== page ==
Security Hardened Server Platform
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Hardened Server Platform

Hitachi ID Group Manager is a security application. It can and should be installed on the most secure server platform possible.

Basic precautions

Some of the most effective security measures are common sense:

  1. Use a single-purpose server for Group Manager. Sharing this server with other applications introduces more complexity and more administrators, each of which carries its own incremental risk.
  2. Use strong passwords for every administrative account on the server.
  3. Maintain a current, well-patched operating system on the Group Manager server. This eliminates well-known bugs that have already been addressed by the vendor (Microsoft).
  4. Keep the Group Manager server in a physically secure location.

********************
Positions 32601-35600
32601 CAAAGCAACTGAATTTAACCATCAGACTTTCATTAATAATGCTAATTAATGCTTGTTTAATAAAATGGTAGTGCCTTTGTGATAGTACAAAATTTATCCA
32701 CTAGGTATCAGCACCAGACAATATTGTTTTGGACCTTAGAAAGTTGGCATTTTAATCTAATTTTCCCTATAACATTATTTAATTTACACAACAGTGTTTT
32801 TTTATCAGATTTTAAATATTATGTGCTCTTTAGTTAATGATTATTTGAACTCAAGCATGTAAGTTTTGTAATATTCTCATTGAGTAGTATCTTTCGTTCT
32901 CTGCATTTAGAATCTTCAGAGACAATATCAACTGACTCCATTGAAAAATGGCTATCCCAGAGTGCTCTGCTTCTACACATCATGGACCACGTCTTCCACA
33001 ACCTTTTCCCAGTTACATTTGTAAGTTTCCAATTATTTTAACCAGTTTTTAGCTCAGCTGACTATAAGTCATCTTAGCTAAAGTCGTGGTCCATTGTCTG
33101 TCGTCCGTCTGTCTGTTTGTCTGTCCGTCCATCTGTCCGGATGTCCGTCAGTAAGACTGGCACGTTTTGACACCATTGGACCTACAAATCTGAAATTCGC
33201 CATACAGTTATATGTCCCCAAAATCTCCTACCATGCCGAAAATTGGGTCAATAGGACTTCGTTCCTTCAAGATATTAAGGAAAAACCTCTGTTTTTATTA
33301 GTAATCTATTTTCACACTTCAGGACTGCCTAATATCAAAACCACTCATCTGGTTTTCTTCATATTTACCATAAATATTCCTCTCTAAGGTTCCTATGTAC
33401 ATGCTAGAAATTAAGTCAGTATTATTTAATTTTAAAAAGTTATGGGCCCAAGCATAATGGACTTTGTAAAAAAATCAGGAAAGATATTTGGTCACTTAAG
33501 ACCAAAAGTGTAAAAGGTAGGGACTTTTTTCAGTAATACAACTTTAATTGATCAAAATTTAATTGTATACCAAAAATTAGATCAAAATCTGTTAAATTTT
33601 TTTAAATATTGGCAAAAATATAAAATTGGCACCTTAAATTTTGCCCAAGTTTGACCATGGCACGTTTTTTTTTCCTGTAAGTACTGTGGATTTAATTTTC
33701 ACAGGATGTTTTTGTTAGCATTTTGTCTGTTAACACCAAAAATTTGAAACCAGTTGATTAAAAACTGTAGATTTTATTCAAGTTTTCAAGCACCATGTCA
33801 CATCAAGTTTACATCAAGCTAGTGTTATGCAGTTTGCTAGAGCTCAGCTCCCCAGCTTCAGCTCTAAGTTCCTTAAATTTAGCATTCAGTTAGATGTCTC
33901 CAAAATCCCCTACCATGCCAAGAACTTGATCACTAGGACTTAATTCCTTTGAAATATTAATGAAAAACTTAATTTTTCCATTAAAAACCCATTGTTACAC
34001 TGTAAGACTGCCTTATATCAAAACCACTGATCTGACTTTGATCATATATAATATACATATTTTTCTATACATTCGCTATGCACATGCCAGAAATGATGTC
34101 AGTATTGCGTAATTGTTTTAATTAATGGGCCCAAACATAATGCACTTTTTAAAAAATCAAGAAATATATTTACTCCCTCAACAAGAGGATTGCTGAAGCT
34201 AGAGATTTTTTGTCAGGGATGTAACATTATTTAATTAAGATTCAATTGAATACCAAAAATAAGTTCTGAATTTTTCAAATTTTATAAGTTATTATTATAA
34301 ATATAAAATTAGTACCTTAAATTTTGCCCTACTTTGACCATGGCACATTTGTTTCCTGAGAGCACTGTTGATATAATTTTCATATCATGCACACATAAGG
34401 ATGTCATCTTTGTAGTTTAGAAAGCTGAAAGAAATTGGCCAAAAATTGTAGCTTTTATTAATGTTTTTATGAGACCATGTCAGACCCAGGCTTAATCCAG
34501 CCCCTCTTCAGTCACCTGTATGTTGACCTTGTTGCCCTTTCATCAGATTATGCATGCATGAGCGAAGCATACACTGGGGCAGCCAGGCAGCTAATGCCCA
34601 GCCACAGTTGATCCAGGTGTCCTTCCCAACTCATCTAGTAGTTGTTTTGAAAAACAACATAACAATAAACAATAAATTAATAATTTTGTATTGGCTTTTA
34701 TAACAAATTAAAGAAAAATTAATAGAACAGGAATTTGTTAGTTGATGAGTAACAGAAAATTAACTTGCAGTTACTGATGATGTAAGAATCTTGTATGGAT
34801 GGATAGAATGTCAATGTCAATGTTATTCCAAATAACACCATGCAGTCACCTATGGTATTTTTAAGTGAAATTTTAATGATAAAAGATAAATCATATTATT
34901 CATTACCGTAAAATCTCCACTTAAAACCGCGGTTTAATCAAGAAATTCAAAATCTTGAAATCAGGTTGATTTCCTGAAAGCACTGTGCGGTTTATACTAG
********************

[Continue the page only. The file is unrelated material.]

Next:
5. Do not leave a login session open and unattended on the Group Manager server's console.
  6. Place the Group Manager server on your internal network, rather than on the Internet, if this is at all possible in your environment.
  7. To make Group Manager available to the Extranet, use a reverse web proxy.


Operating system

The first step in configuring a secure Group Manager server is to harden its operating system.

Hitachi ID Systems suggests that Group Manager be installed on the Windows 2000/2003 server operating system. The following are suggestions on how to lock down this operating system.

Securing the server

Since the Group Manager server contains (encrypted) sensitive information, it makes sense to limit the number of users who can access its files.

Domain membership